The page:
Annual Report of the Social Security Trustees: 
Publication Date History
Year Publication: Day and Date Timely/Late President
2014 ? Late Barack Obama
2013 Friday, May 31, 2013 Late Barack Obama
2012 Monday, April 23, 2012 Late* Barack Obama
2011 Friday, May 13, 2011 Late Barack Obama
2010 Thursday, August 05, 2010 Late Barack Obama
2009 Tuesday, May 12, 2009 Late Barack Obama
2008 Tuesday, March 25, 2008 Timely George W. Bush
2007 Monday, April 23, 2007 Late* George W. Bush
2006 Monday, May 01, 2006 Late* George W. Bush
2005 Wednesday, March 23, 2005 Timely George W. Bush
2004 Tuesday, March 23, 2004 Timely George W. Bush
2003 Monday, March 17, 2003 Timely George W. Bush
2002 Tuesday, April 09, 2002 Late* George W. Bush
2001 Monday, March 19, 2001 Timely George W. Bush
2000 Thursday, March 30, 2000 Timely Bill Clinton
1999 Tuesday, March 30, 1999 Timely Bill Clinton
1998 Tuesday, April 28, 1998 Late* Bill Clinton
1997 Thursday, April 24, 1997 Late* Bill Clinton
1996 Wednesday, June 05, 1996 Late Bill Clinton
1995 Monday, April 03, 1995** Timely Bill Clinton
1994 Monday, April 11, 1994 Late* Bill Clinton
1993 Wednesday, April 06, 1993 Late* Bill Clinton
* Report published within 1 month after the legal deadline of   April 1st. 
**April 1st was a Saturday.

There are other instances of slippage by the Social Security Administration in executing the program’s laws faithfully. For instance, Reps. Darrell Issa (R-Calif.), Jim Jordan (R-Ohio), and James Lankford (R-Okla.), senior members of the House Committee on Oversight and Government Reform, recently issued a stern letter to Social Security’s acting commissioner, Caroline Colvin, charging the agency with consistently failing to “confront the problems of rapidly rising disability rolls” and “abdicating its responsibility to protect the truly disabled and taxpayers from out-of-control ALJs (Administrative Law Judges) who refuse to follow the law.” This letter cites the report by the committee entitled, “Systemic Waste and Abuse at the Social Security Administration: How Rubber-Stamping Disability Judges Cost Hundreds of Billions of Taxpayer Dollars.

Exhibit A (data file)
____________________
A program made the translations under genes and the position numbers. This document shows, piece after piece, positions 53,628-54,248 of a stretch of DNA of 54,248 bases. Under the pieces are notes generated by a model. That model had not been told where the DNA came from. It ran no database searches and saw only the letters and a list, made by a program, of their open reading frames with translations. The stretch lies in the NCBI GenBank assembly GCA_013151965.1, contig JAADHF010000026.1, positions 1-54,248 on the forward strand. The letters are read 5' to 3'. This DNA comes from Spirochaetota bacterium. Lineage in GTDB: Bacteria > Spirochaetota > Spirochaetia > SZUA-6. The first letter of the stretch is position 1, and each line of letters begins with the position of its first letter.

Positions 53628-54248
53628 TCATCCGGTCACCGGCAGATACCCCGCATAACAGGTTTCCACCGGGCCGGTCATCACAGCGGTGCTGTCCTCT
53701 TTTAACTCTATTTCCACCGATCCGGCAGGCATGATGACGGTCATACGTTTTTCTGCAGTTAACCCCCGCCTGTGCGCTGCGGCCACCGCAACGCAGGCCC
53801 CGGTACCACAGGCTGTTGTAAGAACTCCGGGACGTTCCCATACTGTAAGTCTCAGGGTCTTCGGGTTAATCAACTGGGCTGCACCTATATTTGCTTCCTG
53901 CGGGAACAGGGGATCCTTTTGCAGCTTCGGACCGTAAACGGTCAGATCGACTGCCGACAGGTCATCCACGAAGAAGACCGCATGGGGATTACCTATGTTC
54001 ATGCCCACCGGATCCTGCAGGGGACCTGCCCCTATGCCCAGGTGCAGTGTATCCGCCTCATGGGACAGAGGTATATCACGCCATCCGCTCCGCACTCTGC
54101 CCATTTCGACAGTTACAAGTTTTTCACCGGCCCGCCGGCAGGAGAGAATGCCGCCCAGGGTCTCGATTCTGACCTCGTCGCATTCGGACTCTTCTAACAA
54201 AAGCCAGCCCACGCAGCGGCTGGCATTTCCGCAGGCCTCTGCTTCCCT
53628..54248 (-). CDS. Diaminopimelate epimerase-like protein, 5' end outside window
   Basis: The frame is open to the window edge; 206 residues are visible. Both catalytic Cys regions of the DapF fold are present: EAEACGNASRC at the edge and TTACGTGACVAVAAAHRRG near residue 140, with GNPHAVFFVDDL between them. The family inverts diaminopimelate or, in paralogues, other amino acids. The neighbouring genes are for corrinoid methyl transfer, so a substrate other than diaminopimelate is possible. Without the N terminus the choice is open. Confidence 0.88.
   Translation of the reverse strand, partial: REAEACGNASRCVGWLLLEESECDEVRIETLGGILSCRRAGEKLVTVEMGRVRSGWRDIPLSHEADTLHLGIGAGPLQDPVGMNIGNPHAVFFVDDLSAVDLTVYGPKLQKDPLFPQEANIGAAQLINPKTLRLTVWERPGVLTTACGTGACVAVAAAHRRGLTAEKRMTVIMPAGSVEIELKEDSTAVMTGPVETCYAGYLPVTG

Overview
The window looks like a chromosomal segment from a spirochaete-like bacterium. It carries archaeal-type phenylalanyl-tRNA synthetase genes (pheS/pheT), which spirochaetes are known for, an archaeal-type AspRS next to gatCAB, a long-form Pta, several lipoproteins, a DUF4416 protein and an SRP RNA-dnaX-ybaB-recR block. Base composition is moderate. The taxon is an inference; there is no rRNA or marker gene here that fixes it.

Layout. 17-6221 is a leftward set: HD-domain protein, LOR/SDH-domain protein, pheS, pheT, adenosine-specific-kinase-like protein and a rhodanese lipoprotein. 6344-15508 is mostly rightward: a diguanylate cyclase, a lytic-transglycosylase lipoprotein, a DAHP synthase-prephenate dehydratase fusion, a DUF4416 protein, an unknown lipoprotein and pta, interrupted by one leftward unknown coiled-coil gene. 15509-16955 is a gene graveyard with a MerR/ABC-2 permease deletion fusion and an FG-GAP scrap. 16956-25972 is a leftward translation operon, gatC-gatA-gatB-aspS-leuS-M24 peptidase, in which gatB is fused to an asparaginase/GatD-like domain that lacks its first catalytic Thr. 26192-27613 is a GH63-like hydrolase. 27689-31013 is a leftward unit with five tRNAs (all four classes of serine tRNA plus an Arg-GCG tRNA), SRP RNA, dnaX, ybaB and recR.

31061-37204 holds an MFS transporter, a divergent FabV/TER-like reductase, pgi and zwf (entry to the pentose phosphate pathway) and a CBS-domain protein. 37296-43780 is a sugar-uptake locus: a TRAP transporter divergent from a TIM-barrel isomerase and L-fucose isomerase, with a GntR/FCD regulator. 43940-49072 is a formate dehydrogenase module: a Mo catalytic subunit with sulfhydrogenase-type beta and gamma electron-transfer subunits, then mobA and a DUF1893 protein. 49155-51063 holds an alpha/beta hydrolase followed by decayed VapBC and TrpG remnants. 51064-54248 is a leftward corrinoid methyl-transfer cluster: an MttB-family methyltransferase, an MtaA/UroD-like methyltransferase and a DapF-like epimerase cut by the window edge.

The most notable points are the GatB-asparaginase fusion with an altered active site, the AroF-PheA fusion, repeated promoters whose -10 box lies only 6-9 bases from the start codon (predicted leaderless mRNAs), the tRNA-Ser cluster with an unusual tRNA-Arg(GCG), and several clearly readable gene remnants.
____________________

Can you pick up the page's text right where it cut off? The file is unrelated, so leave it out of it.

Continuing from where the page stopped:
Such failures are symptomatic of a failing presidency. Multiply the likelihood of poor compliance with the law across all government departments—you can be the judge on whether that’s happening—and President Obama’s historic low poll ratings (currently in the low 40s) seem surprisingly high. It brings to mind an important sound-bite from the 2008 presidential campaign: Hillary Clinton’s question about who would be more competent to answer a 3 AM phone call on a policy emergency. The White House phones must be ringing constantly, like church-bells.